Submitted to: International Conference on Precision Agriculture Abstracts & Proceedings
Publication Type: Abstract Only
Publication Acceptance Date: February 23, 2006
Publication Date: July 23, 2006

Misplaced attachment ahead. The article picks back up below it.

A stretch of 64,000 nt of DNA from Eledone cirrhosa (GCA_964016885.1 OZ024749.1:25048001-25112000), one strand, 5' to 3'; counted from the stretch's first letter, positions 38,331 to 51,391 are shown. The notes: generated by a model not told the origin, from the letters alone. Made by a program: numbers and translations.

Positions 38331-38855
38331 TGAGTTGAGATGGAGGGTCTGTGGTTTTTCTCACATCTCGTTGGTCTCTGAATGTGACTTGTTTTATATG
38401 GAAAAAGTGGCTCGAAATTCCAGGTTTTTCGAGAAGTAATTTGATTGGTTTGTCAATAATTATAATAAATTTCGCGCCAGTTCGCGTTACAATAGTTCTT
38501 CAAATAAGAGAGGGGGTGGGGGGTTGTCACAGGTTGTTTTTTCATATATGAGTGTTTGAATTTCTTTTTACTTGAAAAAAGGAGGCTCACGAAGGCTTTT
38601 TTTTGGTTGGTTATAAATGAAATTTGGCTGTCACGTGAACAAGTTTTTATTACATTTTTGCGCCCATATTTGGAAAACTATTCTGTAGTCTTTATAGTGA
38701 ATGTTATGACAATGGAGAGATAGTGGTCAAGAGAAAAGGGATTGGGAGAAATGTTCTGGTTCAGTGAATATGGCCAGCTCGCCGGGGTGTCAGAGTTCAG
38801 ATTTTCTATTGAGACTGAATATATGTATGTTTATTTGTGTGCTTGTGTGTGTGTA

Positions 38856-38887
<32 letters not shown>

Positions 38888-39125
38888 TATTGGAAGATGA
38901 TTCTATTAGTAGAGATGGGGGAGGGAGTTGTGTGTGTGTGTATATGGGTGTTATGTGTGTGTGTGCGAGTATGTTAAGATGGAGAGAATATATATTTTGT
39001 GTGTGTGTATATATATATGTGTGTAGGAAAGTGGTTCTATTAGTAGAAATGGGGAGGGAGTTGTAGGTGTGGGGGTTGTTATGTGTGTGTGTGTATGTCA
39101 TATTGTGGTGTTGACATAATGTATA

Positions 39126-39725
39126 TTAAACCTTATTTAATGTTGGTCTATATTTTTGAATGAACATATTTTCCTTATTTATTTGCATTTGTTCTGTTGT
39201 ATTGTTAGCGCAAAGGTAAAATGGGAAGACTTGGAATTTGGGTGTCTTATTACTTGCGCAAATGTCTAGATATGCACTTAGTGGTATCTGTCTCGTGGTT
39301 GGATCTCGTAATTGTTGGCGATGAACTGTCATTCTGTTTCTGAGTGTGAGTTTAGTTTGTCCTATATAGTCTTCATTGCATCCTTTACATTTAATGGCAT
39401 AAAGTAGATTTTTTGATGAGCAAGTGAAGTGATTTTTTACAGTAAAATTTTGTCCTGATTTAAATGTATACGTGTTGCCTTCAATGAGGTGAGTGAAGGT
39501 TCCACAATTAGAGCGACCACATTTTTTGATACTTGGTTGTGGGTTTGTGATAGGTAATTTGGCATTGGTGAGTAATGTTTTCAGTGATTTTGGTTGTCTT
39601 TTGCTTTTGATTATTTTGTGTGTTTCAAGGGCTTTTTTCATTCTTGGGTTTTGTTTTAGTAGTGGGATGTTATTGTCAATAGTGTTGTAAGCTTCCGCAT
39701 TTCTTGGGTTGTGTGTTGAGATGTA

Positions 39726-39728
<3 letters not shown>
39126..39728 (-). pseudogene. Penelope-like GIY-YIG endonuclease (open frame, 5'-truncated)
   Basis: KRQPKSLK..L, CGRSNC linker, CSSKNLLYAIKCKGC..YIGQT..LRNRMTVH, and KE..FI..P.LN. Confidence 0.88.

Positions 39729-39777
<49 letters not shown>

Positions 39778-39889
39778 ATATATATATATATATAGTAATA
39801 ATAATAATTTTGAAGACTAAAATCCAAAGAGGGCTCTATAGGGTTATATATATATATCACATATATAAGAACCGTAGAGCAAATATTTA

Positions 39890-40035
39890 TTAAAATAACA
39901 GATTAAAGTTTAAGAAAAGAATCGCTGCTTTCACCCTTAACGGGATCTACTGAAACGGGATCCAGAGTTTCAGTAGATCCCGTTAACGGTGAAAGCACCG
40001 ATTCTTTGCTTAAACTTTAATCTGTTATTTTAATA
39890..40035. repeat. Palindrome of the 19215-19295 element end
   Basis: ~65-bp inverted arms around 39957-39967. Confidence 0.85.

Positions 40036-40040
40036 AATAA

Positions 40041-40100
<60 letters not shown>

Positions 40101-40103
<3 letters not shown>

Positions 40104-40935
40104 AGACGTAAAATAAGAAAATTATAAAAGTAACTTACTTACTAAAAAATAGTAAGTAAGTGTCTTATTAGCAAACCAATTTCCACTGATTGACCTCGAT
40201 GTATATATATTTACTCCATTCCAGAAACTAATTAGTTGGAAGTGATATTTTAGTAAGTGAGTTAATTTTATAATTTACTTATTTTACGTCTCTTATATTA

Citation: Bausch, W.C. 2006. Comparison of active and passive optical sensors for assessment of plant nitrogen. International Conference on Precision Agriculture Abstracts & Proceedings. Conference Abstract., pp 117; Minneapolis MN July 23-26, 2006. Technical Abstract: Nitrogen (N) fertilizer has received attention for a long time as a potential source of ground water pollution. Considerable research has been conducted to investigate use of remote sensing for assessing plant N status to improve N use efficiency. Most of these studies have used passive type sensors which require sunlight. Unfortunately, clouds hinder their performance. Active type sensors provide their own illumination which means they can be used to take measurements anytime of day under all possible sky conditions. Disadvantages of these sensors are their small field of view and the close distances required between the sensor and target because of power constraints. A view angle study was conducted to determine sensor orientation with respect to the plant canopy for corn and potatoes. In addition to the traditional nadir view, various off-nadir view angles from 15' to 75' were investigated. This was done several times during the growing season for extended periods throughout a given day. The active sensor was also compared to a passive system to determine if differences existed between sensor response to various levels of leaf N content in irrigated corn. Both sensor systems were also used in a commercial corn field to map N sufficiency to determine when and where in the field the corn crop required additional application of N fertilizer during the growing season. Results from these studies will be presented to show differences between the two systems.